Except then on the album, it sounds like a live version! What?! Why would you do this to us Kendrick?! You can hear a crowd clamoring and someone introducing Kendrick as a guy who has “traveled all round the world but came back” – so apparently he’s performing for the people of Compton.
And then toward the end of the song he stops singing and starts talking to the people instead. He’s addressing the community about what it means to be black in the world – trying to create a new narrative for his home. He asks how many people have died in 2015 alone before doing a sort of etymological study on the N-word. He presents the Ethiopian word “negus” meaning “royalty” – a reclamation on a word taken and perverted by Americans over the decades.
By releasing the single version and then changing the album version, Kendrick further pushes his agenda. In fact, he actually sets up the speech in the “live” version by giving the single version beforehand. People come to the album expecting to bump to “i,” but end up startled by Kendrick’s message to home.
The album is honest and vulnerable. Kendrick’s message of positive influence is clear. He wants to denounce the evils associated with fame and celebrity and focus on communicating positivity to the system he came from.
It’s clear that Kendrick Lamar views himself as the butterfly that was able to come out of the system he was born into – not in a boastful or arrogant sense, as is the norm in hip hop. Rather than chasing more money and status and pointing the finger at his success, he points the finger at his struggles and pain. The album is about transformation. He hopes to change the narrative of those who grew up in the culture he did. The caterpillar he talks about in the final minute of the album are all those who are born into that system, and Kendrick hopes his voice can be one that begins a process of transformation.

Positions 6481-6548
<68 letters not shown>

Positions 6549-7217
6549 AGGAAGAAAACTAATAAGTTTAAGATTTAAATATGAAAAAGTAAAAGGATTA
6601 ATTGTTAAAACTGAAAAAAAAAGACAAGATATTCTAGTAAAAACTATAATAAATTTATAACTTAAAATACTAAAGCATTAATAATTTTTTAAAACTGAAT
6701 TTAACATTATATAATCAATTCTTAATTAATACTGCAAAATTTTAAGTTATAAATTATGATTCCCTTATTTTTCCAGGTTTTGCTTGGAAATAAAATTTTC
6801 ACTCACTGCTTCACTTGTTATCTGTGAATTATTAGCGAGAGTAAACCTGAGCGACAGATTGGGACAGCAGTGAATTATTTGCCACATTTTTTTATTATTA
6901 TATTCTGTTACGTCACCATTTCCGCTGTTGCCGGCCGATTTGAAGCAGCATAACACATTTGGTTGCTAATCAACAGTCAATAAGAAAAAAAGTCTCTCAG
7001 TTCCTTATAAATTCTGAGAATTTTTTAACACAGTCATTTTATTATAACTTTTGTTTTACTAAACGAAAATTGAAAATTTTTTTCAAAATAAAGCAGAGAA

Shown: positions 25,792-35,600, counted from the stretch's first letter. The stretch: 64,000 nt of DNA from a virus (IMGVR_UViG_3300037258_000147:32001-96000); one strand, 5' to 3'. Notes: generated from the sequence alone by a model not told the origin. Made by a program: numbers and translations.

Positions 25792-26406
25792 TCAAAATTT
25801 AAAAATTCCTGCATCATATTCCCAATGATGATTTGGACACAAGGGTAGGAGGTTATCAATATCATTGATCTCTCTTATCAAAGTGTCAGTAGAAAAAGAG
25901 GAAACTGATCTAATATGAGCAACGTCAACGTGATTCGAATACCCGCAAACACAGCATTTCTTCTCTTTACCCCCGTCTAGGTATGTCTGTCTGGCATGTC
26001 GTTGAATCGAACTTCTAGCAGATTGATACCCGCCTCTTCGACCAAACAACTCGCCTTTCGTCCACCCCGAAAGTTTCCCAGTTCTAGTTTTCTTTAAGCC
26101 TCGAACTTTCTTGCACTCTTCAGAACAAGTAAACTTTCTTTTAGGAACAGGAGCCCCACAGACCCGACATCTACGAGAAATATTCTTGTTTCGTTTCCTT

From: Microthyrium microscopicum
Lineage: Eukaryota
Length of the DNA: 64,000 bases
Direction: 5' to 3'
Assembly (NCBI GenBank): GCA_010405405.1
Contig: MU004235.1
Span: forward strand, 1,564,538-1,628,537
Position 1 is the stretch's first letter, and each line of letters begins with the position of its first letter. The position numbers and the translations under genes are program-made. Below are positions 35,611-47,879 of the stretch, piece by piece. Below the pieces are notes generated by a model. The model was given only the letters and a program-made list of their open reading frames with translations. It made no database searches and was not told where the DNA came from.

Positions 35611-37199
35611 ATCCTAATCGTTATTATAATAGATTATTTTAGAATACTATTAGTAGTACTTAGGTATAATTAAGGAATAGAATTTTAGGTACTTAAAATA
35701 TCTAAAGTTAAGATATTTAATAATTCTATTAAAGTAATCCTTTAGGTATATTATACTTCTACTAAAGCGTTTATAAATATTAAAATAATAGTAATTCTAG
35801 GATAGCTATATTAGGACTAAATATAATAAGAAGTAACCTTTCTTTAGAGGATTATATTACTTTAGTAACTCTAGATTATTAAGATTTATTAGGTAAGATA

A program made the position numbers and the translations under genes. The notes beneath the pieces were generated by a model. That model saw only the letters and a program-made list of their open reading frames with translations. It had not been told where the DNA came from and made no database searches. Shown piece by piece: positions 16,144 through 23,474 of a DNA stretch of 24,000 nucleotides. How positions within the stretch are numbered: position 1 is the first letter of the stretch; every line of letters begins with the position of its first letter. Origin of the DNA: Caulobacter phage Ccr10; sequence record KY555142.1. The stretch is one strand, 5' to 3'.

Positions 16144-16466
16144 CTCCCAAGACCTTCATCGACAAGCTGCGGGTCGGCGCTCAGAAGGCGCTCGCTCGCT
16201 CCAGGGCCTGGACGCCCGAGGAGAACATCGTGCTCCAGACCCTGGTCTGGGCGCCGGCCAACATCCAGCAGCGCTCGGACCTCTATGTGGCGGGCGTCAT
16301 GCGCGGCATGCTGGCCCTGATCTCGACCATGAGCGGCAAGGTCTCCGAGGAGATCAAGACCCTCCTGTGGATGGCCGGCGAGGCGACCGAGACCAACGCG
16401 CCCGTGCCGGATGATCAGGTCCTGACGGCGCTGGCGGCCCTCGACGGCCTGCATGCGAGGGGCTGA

If you want to know more, I recommend watching this 4-part interview Lamar did with MTV. Here’s the first of the four interviews…
Again, I respect the guy immensely. To Pimp a Butterfly is an incredible album. One with a purpose of making this world a better place. Most people probably don’t get that, and they won’t look past the controversial album cover. I believe strongly that this album deserves to win Album of the Year at the GRAMMYs. I’m rooting for it. It’s obviously highly regarded (Kendrick led all artists with 11 nominations), but can it beat out T-Swift’s 1989 – one of the most successful pop albums in recent history? We’ll see. No offense, Taylor.
Top tracks: u, King Kunta, Alright, i, Mortal Man, Wesley’s Theory